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Inez Milholland Boissevain Photograph by Arnold Genthe, 1914. Courtesy of the Library of Congress (LC-G432-0661-B).

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Boissevain, Inez Milholland (06 August 1886–25 November 1916), lawyer, feminist, and suffrage activist, was born in Brooklyn, New York, the daughter of John Elmer Milholland, a reporter and editorial writer, and Jean Torrey. Her father supported many reforms, among them world peace, civil rights, and woman suffrage. It was probably through his influence that Inez acquired her sense of moral justice and her activist stance....

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DeCrow, Karen (18 December 1937–06 June 2014), feminist activist, author, and civil rights attorney, was born Karen Lipschultz in Chicago, the older of two daughters of businessman Samuel Meyer Lipschultz and Juliette Abt Lipschultz, a former professional ballet dancer. Educated in the city’s public schools, as a teenager she composed and submitted short stories to national magazines, and she pursued her interest in writing in college as well. She graduated from Sullivan High School in Chicago’s Rogers Park neighborhood in 1955 and received a bachelor’s degree from the Medill School of Journalism at Northwestern University in 1959....

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Farnham, Eliza Wood Burhans (17 November 1815–15 December 1864), author, prison reformer, and proponent of the superiority of women, was born in Rensselaerville, New York, the daughter of Cornelius Burhans and Mary Wood. Her father’s occupation is not known; her mother, a Quaker, died in 1820, after which her five children were scattered. Eliza eventually went to live with an aunt and uncle in Maple Springs, New York. The aunt, she later recalled, raised her through “neglect and hardship” ( ...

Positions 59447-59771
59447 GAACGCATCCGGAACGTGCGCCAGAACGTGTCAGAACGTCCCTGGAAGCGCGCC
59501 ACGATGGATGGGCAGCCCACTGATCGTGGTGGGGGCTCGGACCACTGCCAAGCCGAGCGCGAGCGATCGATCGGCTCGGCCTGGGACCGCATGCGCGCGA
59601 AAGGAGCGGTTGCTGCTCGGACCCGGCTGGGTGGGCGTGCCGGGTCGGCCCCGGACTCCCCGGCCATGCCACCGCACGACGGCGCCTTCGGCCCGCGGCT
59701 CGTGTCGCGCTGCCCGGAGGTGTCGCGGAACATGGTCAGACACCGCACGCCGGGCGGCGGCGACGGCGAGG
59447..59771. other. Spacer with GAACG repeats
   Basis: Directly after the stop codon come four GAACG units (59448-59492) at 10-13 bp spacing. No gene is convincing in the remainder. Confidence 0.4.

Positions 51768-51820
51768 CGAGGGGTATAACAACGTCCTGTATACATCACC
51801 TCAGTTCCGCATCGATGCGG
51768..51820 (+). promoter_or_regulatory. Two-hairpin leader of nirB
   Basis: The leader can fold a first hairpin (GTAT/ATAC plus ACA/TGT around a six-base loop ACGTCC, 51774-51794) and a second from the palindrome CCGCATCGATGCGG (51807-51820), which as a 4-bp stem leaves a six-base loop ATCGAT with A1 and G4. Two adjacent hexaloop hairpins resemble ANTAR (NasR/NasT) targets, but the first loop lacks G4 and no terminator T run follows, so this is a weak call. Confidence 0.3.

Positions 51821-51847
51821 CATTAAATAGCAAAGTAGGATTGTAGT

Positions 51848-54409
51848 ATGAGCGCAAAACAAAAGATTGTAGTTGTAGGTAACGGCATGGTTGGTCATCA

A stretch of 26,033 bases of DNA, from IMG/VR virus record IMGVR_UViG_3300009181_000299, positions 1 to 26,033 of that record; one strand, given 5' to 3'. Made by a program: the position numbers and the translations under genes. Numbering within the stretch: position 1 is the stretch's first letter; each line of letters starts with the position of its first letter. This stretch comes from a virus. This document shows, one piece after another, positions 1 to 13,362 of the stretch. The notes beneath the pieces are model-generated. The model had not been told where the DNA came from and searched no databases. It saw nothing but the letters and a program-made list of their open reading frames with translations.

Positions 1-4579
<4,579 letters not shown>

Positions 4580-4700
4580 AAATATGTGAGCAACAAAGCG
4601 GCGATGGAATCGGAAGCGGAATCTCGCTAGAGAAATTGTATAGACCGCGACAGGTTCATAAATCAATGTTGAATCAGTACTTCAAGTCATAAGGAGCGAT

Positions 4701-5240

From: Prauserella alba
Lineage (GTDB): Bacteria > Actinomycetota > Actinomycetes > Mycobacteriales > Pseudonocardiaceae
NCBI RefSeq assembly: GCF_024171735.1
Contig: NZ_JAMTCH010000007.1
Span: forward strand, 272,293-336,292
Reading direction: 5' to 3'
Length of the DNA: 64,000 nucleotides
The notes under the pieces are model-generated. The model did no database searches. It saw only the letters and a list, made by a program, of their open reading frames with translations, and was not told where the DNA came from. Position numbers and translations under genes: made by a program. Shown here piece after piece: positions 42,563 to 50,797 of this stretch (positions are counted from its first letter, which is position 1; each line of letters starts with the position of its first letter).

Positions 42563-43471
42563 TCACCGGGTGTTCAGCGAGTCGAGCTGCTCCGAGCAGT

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Howorth, Lucy (01 July 1895–23 August 1997), lawyer, politician, and feminist activist, was born Lucy Somerville in Greenville, Mississippi, the youngest of four children and second daughter of Robert and Nellie Nugent Somerville. Many of her forefathers were legislators, lawyers, or judges. Her female ancestors were known as women of strong character who were well respected in their communities. Through homeschooling and example, Nellie Somerville passed on to her youngest child a love for learning and a concern for contemporary social issues. Nellie, a college graduate, advocated temperance and was president of the Mississippi Woman Suffrage Association. She was also a devout Methodist, a perspective never accepted by Lucy. Nellie began taking Lucy to community meetings, including suffrage rallies, before her first birthday. When she was older Lucy helped at suffrage conventions and met national women’s rights leaders including Dr. ...